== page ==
Uber’s CEO is leaving for a bit as the company gets its act together


Uber is not a public company. You can’t buy their stock. You can only invest in Uber if you’re a venture capitalist with ungodly sums of money. Otherwise, the only way to give Uber money is by using their service.

Yet Uber desperately wants to be a publicly traded entity. The company is worth a high eleven figures, which is based on the investments received from private investors. By selling stock in the company on an exchange, the ride-sharing startup could become worth hundreds of billions in a single day.

Unfortunately, there are several things keeping the company from filing an IPO. First, Uber loses a lot of money. We’re talking billions of dollars a year, despite making billions in rides and other sources of revenue. This isn’t odd for a startup or tech company, as Twitter ($TWTR) and Snap Inc. ($SNAP) are both public and have yet to turn a significant profit. Uber, on the other hand, shows no real promise of becoming profitable any time soon.

Then there’s the problem with the company’s culture. The company, led by CEO Travis Kalanick, plays fast and loose with laws, regulations, and anything standing in their way of making money. The company launches in places where they’re banned, disregards widespread reports of sexual assault by contracted drivers, and even puts shoddy self-driving cars on the road around other drivers. On the internal side of things, Uber repeatedly displays a pattern of ignoring sexual harassment claims by salaried employees, and Kalanick is known to act like quite the jerk.

Exit Travis Kalanick

After shrugging off negative press for months, Uber seems to finally be serious about their tarnished image. Today, Travis Kalanick announced he will take a temporary leave of absence. Kalanick will use the time to allegedly build a “world-class” executive team for the company, as many high-ranking employees fled the company in the last few months.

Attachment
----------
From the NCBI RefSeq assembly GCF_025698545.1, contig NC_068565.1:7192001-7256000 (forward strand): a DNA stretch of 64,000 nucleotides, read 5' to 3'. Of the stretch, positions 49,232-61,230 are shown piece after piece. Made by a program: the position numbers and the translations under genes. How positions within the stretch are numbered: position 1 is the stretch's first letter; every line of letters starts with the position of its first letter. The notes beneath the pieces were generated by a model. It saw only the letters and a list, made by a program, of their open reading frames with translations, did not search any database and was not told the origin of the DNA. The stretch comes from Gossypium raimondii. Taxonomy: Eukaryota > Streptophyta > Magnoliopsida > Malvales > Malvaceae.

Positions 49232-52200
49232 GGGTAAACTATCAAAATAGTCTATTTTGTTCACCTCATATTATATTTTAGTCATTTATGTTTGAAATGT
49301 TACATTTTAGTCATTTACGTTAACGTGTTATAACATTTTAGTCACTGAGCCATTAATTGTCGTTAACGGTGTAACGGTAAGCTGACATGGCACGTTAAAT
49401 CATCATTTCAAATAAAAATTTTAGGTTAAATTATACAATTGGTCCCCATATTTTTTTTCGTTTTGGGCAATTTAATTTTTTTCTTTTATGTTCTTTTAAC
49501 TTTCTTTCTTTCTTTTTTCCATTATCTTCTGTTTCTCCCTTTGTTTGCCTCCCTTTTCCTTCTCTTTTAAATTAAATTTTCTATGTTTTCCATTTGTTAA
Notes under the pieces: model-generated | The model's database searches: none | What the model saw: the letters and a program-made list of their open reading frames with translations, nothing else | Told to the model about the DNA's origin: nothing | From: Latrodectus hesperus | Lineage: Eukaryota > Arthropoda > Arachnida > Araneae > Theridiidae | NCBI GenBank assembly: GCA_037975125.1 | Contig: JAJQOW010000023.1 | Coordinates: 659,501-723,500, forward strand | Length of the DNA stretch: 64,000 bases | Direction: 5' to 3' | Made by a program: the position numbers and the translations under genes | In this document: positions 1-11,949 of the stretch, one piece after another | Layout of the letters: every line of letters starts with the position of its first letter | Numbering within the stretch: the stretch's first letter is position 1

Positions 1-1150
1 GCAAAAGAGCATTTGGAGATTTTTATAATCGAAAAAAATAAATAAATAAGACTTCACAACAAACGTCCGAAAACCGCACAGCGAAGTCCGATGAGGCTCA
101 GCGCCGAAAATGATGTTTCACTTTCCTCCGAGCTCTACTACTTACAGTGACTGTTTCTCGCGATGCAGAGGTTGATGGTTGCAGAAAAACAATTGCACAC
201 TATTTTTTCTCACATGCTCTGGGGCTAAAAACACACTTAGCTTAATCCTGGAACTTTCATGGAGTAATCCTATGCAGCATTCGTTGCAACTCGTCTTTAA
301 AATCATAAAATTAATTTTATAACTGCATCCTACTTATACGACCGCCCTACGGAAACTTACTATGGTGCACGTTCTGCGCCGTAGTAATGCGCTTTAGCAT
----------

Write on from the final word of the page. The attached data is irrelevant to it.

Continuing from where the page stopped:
After Kalanick announced his leave, the company released a lengthy listed of recomended changes to their internal structure. This includes giving Kalanick less responsibilities, while bestowing more responsibilities on a yet-to-be-hired COO. It also calls to create an independent committee for the sole purpose of making sure Uber becomes a reputable, less crummy company.

Despite Kalanick’s absence and a legal document suggesting how to fix their company, Uber still has a long way to go. Sure, the company fired the manager responsible for harassing Susan Fowler and twenty others accused of harassment/misconduct. Yet just today, an Uber member made a sexist joke during the company’s all-hands meeting on sweeping company changes. The company might appear to seem apologetic on the surface, though their actions say otherwise.

What does this mean for Uber’s future IPO?

Uber has yet to announce anything pertaining to an initial public offering (IPO), though the company will inevitably go public. Yet the bad press, consistent loss of executives, and toxic culture is driving customers and private investors to their competitors. If the company were already public, investors would undoubtedly lose faith in their ability to operate. This would cause a subsequent decrease in value. If the company seriously wants to play with the big tech companies, it has to act like one — or risk losing more customers, workers, and money.